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Solo vs. several points of view

The other day someone asked me how many characters in their story should have a point of view. Ever wrestle with this one? Most writers do.

We want our fascinating characters to lend their perspective to the narrative. We want to try out different voices. We want our novel to follow several interesting story lines. And show that we can do it.

These are the wrong reasons.

But there are some better reasons, discussed below. (I just read a blog by a published writer who is very conservative with her choice of POV characters. She likes a single point of view and warns against a story otherwise losing focus. This is a real concern, but I don’t think we should let it rule our story choices.)

Some good reasons for multiple points of view:

The story demands it

We should let the story guide us. Theories are all very well, and structural and writerly guidelines can be so helpful. But sometimes the story just demands a departure from the usual. Take the Temeraire novels of Naomi Novik. These are the stories of Captain Lawrence, so his is the major point of view. But they are also the story of the dragon, and this creature’s POV adds immeasurably to the story. Are the stories fractured as a result of two such important POVs? I doubt Novik’s legions of readers think so.

The plot demands it

This is perhaps the weakest reason for more than one or two points of view. It is often a signal that the author’s convenience is taking precedence. The writer has contrived a plot that can’t be unfolded unless several POVs weigh in. Nevertheless, if your plot is truly compelling, then the story may indeed need it.

The major character is tamped down

It goes against writing class advice, but sometimes a marvelous lead character is tightly sewn up emotionally. Like Lisbeth Salander in The Girl With the Dragon Tattoo. We need to be in her POV, but wisely the author include Michael Blomkvist, the amateur sleuth who helps her. Michael has real emotions, Lisbeth, not so much. We need that secondary POV for balance against a strongly negative viewpoint.

The milieu or subject matter is too complex for one voice

Sometimes the setting is compelling enough that readers want to see it from different angles: high and low, warring factions, young and old. George R.R. Martin’s series, Song of Ice and Fire, is an example where one point of view would never do justice to the story’s depth. Another example is Paul Scott’s Jewel in the Crown. The Raj in India should be seen from British and Indian POVs, and male and female, at that.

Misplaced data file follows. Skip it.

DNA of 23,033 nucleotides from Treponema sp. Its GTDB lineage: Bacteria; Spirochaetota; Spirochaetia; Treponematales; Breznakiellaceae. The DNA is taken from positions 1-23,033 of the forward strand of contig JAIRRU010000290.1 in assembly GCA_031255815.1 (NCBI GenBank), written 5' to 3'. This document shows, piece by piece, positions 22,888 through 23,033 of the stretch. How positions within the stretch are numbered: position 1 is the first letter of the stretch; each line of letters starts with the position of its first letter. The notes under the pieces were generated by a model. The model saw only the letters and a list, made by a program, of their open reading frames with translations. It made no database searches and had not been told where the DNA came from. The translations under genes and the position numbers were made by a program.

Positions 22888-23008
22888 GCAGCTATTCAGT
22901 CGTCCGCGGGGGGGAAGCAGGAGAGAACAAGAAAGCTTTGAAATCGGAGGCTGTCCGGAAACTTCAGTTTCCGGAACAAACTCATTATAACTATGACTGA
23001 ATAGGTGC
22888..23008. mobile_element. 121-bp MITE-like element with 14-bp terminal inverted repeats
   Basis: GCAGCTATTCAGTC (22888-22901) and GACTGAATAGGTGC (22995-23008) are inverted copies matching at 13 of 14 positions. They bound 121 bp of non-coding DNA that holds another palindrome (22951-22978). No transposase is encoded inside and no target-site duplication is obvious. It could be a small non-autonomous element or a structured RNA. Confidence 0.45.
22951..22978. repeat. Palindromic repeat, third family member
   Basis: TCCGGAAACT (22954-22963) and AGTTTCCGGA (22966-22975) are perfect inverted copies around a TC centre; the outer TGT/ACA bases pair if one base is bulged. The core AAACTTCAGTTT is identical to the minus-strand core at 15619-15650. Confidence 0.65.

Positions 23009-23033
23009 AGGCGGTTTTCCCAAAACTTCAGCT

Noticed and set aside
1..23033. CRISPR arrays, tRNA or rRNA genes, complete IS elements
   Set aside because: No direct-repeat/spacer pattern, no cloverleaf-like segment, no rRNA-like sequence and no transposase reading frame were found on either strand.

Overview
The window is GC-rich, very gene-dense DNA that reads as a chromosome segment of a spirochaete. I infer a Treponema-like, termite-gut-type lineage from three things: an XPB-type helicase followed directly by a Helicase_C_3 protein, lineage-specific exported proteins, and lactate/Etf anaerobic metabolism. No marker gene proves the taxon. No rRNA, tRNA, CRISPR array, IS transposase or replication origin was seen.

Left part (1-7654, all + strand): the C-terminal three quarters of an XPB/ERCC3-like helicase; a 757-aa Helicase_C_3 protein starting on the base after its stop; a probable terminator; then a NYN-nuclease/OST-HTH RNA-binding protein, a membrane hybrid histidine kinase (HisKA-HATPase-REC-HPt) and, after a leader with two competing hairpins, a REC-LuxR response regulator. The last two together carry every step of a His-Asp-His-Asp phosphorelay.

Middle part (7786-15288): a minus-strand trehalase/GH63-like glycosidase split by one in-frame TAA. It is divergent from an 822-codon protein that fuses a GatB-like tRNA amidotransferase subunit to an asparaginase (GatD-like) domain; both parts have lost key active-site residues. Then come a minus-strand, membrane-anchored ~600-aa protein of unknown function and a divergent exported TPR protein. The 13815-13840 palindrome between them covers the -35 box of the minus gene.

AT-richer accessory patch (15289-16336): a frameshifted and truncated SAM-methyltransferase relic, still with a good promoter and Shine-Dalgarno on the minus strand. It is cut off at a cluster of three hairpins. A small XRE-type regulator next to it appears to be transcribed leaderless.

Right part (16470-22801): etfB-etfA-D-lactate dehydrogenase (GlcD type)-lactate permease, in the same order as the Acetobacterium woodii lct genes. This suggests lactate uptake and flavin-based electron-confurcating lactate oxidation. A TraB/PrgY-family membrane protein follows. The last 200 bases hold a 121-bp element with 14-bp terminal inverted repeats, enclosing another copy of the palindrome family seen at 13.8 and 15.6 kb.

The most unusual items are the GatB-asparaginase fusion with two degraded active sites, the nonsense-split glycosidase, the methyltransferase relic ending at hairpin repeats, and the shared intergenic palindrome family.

But is your story milieu really that deep? The trade off is losing focus, remember. So multiplying points of view has to outweigh that loss.

You need to show the antagonist

If the story demands that the antagonist have a POV, then your course is set. One further issue then is how many scenes to give him or her. Is it just a light touch, or in-depth? Be sure your story justifies your answer.

It’s an epic. Readers expect it.

Reader expectation is not a trivial concern. But still, the story will have a pulse of its own, and we don’t want to force our preconceived notions upon it. If your story has the scale and scope of an epic, it would in fact be difficult to carry it off with just one or two viewpoints. Be aware that when you decide to write with such scope, it takes more than beginner craft.

Whatever your choices, don’t undertake POV decisions lightly. Those choices will color the entire story: character arc, emotional depth, pacing, focus, reading experience, and complexity.

All this begs the question of how to work with multiple points of view. A subject for a future post.


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